I’m a Dentist, and This Is What I Want You to Know About Mouthwash
Reevaluating the contents of my cart in this manner has me wondering where mouthwash falls in all of this; is it essential, or a luxury we can skip for now, especially since no one outside of the house is going to smell our breath anytime soon?
According to the pros, it depends. "There are two categories of mouthwashes: cosmetic and therapeutic," says Heather Kunen, DDS, MS, co-founder of Beam Street. "Cosmetic mouthwashes are meant to superficially correct bad breath and/or provide a pleasant taste in one’s mouth, whereas therapeutic mouthwashes have properties to help kill bacteria or other microorganisms that contribute to dental disease and bad breath."
Mouthwashes in the latter category, in other words, are designed to prevent or treat issues like plaque, gingivitis, halitosis (bad breath) and tooth decay—which means they may be a vital part of your routine if you suffer from any of the above. "Depending on each patient’s conditions or goals, I would recommend different mouthwashes for different purposes," says Dr. Kunen.
For example, she may prescribe patients with periodontal (gum) disease mouthwashes that contain antibacterial properties that will help prevent against worsening disease. "Antiseptic/antibacterial mouth rinses are a great way to keep plaque and gingivitis down, which are the causes of bleeding gums," agrees Lawrence Fung, DDS, founder of Silicon Beach Dental. "It has been shown that essential oils in brands like Listerine can have significant antiseptic properties leading to a reduction in bacteria that causes gum disease."
If a patient has a high risk of developing cavities, both docs instead recommend a mouthwash that contains fluoride. "A fluoride-containing mouth rinse like ACT ($7) is a fantastic addition to toothpaste for ultimate cavity protection," says Dr. Fung. "These rinses can be effective for sensitivity as well." If sensitive teeth are an issue, Dr. Kunen also recommends looking for mouthwash that contains potassium nitrate. "It helps to sooth inflamed nerves," she says.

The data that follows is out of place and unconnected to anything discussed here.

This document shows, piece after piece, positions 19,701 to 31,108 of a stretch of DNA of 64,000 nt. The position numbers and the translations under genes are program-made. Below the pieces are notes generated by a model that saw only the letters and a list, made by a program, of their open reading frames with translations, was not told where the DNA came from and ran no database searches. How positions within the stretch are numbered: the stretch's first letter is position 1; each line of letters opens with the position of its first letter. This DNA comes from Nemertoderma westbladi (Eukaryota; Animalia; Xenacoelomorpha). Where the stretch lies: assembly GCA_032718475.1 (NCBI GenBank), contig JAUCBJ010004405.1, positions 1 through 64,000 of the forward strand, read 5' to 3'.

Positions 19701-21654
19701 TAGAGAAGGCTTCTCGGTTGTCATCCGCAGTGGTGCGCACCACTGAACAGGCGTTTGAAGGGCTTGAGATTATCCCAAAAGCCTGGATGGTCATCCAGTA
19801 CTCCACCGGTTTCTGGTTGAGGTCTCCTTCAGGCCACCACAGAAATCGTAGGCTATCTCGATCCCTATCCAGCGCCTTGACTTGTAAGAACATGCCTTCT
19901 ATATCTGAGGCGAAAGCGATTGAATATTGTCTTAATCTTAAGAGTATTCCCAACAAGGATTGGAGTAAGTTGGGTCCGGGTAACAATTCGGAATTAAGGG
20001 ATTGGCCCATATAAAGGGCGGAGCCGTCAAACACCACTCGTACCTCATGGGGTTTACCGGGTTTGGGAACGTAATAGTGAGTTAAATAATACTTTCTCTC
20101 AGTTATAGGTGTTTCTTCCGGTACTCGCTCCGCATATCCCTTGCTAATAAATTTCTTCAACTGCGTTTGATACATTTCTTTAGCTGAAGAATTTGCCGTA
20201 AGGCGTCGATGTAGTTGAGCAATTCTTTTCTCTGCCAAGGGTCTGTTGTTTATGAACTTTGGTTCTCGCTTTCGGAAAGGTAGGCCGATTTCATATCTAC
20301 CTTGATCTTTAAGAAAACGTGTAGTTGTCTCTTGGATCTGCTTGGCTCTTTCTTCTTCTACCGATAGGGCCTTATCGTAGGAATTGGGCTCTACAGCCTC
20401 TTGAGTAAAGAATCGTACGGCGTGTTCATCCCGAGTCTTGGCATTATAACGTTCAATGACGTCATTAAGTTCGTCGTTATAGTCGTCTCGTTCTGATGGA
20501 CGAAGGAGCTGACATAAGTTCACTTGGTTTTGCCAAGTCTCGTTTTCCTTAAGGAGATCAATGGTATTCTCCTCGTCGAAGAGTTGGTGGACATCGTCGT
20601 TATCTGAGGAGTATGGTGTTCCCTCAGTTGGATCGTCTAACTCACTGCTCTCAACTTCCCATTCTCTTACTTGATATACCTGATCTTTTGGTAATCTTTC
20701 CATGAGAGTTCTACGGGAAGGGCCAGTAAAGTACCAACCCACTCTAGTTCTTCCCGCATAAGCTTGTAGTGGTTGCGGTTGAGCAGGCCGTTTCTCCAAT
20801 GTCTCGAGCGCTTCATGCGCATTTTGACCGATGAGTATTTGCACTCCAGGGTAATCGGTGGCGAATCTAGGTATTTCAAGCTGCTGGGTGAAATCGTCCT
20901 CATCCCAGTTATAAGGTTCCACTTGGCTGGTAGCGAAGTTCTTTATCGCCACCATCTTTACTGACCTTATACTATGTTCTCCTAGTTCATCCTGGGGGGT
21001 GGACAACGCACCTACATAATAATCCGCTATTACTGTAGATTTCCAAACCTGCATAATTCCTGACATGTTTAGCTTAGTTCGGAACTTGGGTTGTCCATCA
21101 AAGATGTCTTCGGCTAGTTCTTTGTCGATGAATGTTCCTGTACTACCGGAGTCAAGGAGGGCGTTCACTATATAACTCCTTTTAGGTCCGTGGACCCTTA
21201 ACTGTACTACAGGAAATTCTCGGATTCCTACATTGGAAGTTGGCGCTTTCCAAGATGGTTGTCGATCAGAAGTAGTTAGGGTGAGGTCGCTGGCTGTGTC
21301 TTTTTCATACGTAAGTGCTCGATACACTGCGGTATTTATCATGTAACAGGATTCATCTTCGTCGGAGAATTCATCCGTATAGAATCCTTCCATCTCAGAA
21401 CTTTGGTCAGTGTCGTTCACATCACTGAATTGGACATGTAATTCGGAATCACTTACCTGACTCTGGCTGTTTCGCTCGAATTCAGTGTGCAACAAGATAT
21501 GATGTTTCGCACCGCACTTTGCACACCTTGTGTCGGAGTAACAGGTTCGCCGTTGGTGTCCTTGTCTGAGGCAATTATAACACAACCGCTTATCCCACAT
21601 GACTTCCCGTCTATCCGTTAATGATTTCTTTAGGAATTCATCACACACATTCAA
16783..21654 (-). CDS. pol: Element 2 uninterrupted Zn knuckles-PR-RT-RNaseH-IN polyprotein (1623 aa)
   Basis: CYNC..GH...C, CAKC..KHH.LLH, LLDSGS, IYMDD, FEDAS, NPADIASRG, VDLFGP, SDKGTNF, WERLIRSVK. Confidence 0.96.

If your mouth is severely dry—a condition which Dr. Fung says can result from autoimmune diseases like Sjogrens Syndrome, or post-radiation therapy—he recommends a moisturizing mouth rinse. "A great option for moisturizing is Hello Hemp Seed Oil mouth rinse ($6)—the coconut and hemp seed oil is great for moisturizing," says Dr. Fung. "In this mouth rinse there is also xylitol, which is great for saliva production." As an added bonus, Xylitol has been shown in research to reduce cavities as well.
In terms of ingredients to avoid when you're sourcing a mouthwash, Dr. Fung recommends skipping any product that contains sodium lauryl sulfate (SLS). "It's essentially a detergent/surfactant," he says. "SLS has been linked to irritations in the mouth."
Dr. Kunen adds that the addition of alcohol in mouthwash is controversial. "The alcohol present in some mouthwashes is meant to serve as a mild antibacterial agent as well as a carrier for essential active ingredients such as menthol, eucalyptol, and thymol, which help to penetrate plaque," she says. "Some people fear alcohol-containing mouthwashes may cause oral cancer; however, while alcohol may lead to increased sensitivity of oral tissues or mild dry mouth, most alcohol-containing mouthwashes have negligible effects on oral health if used as directed."
Ultimately, whether or not you prioritize mouthwash should depend on your overall oral health. "Patients who are wondering if they should use mouthwash or what mouthwash is right for them should speak to their dentist, who may properly assess their needs and goals and direct them to the proper product," Dr. Kunen says. Meanwhile, those who don't need it for health reasons but would like to continue feeling minty fresh can probably just, you know, walk a few feet to the bathroom for a brushing whenever the mood strikes.
PSA: Dentists actually *don't* want you to brush your teeth after these foods. Plus, these are the most common brushing mistakes they see.
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